Rest, Reflect, Restore – A Summer 2023 ‘Spirit Glen Update’
What can a church lawn do for its community? In 2016, a group of five Pictou United Church gardeners pondered this very question, beginning a journey that would see a well-manicured lawn with mature plantings of shade trees and shrubs transformed into a contemplative garden. When approached, the congregation was warmly receptive to the proposal, offering suggestions such as the choir director’s naming the importance of a performance space. Hence was born our elegant gazebo from which summer worship services and occasional evening concerts are conducted.
Eventually named “Spirit Glen”, a distillation of suggestions offered as part of the September 2019 dedication service, the garden was ready just in time to provide a welcoming gathering space during the pandemic. Individuals sought solace, friends met, committees conducted business, rehearsals were held, our minister provided counsel, we worshipped, prayer shawls were knit, all in a space that had been very much a construction zone through the summer of 2019. Christmas Eve worship 2020 under a starry sky was especially magical.
With sandstone entrance signs inviting visitors to “rest, reflect, restore”, they can sink into meditation as they trace the “Tree of Life” sandstone finger labyrinth to the music of the water feature built of local grindstones, linger in the graceful gazebo over a book from the Little Free Library, bask in the sunshine on a gently curving bench, chalk thoughts on our Ponderings Door or scribe them into the Garden Journal, seek inspiration from three Spirit Guide art panels by celebrated Mi’kmaq artist Alan Syliboy, revel in the sensory-rich panorama of diverse plantings.
A deeply spiritual atmosphere resonates throughout the garden. Recently, the curving gravel pathway was upgraded by North Shore Ballast and Concrete Works to a brushed concrete surface thanks to partnership funding through a Community Access-Ability Program grant from the NS Department of Communities, Culture, Tourism and Heritage, advancing our commitment to maximum accessibility. The western entrance is level, a stainless-steel handrail is anchored into concrete footings on the gentle slope at the eastern entrance, the gazebo has no steps or enclosure, and some benches are immediately off the pathway. Our black walnut tree, felled by Hurricane Fiona, has been milled into planks soon to be fashioned into a live edge tree-embracing bench.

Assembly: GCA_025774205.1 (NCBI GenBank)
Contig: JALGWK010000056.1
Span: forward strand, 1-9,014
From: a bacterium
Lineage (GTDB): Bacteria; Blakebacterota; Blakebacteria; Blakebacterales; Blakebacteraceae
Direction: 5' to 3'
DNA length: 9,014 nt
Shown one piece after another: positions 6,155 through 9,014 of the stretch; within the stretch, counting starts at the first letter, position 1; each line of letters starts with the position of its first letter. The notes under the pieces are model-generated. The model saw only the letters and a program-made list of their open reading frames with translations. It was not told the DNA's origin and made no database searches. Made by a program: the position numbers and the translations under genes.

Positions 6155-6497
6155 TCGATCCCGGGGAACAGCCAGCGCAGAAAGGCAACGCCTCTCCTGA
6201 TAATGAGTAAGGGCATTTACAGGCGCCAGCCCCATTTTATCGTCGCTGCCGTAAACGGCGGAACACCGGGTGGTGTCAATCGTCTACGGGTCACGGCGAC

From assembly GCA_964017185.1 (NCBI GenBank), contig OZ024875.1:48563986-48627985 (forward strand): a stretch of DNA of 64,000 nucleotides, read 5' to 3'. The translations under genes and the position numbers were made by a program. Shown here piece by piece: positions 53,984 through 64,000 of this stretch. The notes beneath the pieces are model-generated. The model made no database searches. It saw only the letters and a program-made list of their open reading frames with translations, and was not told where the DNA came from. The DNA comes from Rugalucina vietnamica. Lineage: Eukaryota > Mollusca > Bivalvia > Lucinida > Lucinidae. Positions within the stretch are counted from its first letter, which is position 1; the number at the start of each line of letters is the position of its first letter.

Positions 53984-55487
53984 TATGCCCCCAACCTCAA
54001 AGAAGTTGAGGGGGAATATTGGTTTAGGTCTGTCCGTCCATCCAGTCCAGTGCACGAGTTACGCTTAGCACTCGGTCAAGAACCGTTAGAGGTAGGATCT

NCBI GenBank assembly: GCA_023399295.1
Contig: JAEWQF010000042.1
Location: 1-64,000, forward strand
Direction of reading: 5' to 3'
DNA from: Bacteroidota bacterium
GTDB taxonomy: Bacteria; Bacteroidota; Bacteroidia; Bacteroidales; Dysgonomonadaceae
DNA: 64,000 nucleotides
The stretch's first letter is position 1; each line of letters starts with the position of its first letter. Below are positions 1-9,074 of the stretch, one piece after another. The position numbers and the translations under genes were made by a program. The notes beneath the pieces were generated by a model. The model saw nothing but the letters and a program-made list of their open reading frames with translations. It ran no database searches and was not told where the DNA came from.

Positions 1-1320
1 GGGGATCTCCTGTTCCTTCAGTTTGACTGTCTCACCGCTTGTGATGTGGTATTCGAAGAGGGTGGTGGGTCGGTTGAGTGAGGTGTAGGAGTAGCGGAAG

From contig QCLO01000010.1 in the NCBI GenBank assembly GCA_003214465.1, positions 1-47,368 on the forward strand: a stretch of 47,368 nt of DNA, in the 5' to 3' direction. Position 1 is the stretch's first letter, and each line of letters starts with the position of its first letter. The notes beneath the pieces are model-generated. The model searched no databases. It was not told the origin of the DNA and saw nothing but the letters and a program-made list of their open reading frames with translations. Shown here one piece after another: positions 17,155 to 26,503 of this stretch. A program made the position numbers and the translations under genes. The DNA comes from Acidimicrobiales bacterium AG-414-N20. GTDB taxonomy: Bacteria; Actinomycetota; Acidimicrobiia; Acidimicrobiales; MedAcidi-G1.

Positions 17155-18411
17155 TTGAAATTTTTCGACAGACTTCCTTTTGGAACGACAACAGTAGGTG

Sound pricey? Thanks to Embracing the Spirit’s Innovation and Growth Grants from the United Church of Canada, together with numerous local and provincial grants and generous celebratory and memorial donations, that initial group of five gardeners, with the support of other members of the congregation, are able to focus their efforts on maintaining the garden rather than conducting fundraising events.
So, we invite you to engage in a sensual celebration of creation through the caress of diversely textured foliage, nature’s harmonious symphony of sounds, nibbling on the fruits of the earth, the visual beauty of plant and art, savoring the scent of herb and flower. Spirit Glen, located at the corner of James and Faulkland Streets, is open to one and all 24/7/365.